Integrating Public Health Concerns into Patent Legislation in Developing Countries
(2000; 140 pages) [French] [Spanish] View the PDF document
Table of Contents
View the documentTHE SOUTH CENTRE
View the documentFOREWORD
View the documentACKNOWLEDGEMENTS
View the documentGLOSSARY*
Open this folder and view contentsI. INTRODUCTION
Open this folder and view contentsII. PATENTABLE SUBJECT MATTER
Open this folder and view contentsIII. SCOPE OF CLAIMS
Open this folder and view contentsIV. PATENTABILITY REQUIREMENTS
Close this folderV. SPECIAL CASES IN PHARMACEUTICALS
View the documentV.1 Selection Patents
View the documentV.2 Prior Public Availability
View the documentV.3 Polymorphism
View the documentV.4 Analogy processes
View the documentV.5 Compositions
View the documentV.6 Optical Isomers
View the documentV.7 Active Metabolites
View the documentV.8 Prodrugs
Open this folder and view contentsVI. DISCLOSURE
Open this folder and view contentsVII. EXCEPTIONS TO EXCLUSIVE RIGHTS
Open this folder and view contentsVIII. EXAMINATION AND OBSERVATION PROCEDURES
Open this folder and view contentsIX. CLAIMS INTERPRETATION
Open this folder and view contentsX. COMPULSORY LICENSING
View the documentXI. FINAL REMARKS
View the documentREFERENCES
View the documentBACK COVER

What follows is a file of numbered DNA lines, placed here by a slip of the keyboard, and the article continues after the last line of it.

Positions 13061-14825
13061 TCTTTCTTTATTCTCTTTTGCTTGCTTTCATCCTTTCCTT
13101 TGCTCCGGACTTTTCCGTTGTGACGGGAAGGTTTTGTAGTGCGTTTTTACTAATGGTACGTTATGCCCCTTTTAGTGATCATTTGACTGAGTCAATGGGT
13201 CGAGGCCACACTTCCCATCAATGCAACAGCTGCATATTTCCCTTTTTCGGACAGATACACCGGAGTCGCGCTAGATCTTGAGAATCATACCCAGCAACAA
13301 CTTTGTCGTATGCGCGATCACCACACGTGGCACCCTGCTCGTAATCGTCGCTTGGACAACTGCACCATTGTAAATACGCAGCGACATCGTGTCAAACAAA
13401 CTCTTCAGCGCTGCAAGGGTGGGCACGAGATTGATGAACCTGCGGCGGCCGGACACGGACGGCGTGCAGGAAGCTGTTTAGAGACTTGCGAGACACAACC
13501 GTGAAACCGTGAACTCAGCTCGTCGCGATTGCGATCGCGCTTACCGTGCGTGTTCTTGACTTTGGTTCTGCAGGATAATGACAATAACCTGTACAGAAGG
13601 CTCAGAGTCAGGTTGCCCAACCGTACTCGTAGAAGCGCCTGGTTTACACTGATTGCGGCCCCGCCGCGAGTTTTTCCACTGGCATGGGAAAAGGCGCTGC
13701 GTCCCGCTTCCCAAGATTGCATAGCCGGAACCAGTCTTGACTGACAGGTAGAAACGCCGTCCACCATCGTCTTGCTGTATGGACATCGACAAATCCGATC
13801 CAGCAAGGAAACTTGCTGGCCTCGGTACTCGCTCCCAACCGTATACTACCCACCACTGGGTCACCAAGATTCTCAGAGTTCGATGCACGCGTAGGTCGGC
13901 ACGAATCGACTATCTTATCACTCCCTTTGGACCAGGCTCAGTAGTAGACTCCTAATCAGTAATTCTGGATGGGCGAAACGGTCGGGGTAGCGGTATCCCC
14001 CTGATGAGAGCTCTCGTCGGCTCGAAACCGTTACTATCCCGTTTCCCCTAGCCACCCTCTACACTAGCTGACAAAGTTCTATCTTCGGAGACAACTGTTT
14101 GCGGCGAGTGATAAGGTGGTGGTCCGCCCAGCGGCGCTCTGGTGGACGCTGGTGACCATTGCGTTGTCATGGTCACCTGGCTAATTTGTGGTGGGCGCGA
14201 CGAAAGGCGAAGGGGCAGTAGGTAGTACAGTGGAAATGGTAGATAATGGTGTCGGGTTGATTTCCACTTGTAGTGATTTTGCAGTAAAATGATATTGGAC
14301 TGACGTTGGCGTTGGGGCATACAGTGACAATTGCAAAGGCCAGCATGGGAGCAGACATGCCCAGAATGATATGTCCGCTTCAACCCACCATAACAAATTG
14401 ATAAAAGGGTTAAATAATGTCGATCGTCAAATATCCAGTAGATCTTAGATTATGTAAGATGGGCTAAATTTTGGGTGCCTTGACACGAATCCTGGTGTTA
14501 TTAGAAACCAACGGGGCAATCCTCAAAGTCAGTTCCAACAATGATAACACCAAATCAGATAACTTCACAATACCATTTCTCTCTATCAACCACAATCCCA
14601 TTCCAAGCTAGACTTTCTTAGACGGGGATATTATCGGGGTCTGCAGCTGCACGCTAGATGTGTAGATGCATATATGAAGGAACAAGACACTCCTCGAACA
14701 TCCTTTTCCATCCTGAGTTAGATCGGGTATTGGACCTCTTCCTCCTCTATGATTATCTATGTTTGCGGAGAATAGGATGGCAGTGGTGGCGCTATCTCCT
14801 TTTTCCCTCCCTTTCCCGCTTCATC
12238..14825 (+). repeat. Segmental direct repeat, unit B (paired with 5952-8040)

V.3 Polymorphism

Some therapeutically active ingredients present polymorphic forms, that is, they may crystallize in diverse forms, which may have different properties that are more or less significant in terms of their therapeutic use. Independent patent applications on such forms100 have become frequent. Such forms can be deemed within the prior art - and therefore non-patentable - if they were inevitably obtained following the process of the basic patent on the active ingredient or were covered by a previous product patent.

100 For instance, “Form II olanzapine polymorph having a typical x-ray powder diffraction pattern as represented by the following interplanar spacings...(WO 96/30375).

Some companies have sought to use patentability of polymorphs as a means to extend the monopoly protection of a known active ingredient. For instance, SmithKline applied for a patent on a polymorph of cimetidine approximately five years after the original patent was granted. That patent, however, was nullified in the UK and other countries on the grounds that the polymorph was inevitably obtained by applying the process already claimed in the original patent101. Another example is the case of ranetidine. The patentee obtained in the United States a patent for a polymorph expiring in 2002 as opposed to 1995 for the main patent102.

101 See, e.g., Cook, Doyle and Jabbari, 1991, p. 89; Hansen and Hirsch, 1997, p. 113.

102 See, e.g. Cook, Doyle and Jabbari, 1991, p. 90; Grubb, 1999, p. 205.

The TRIPs Agreement also leaves ample freedom to Member countries to deal with this issue in their patent office administration. Patent offices should be aware of the possible unjustified extension of the term of protection arising from the successive patenting of the active ingredient and its polymorphs.

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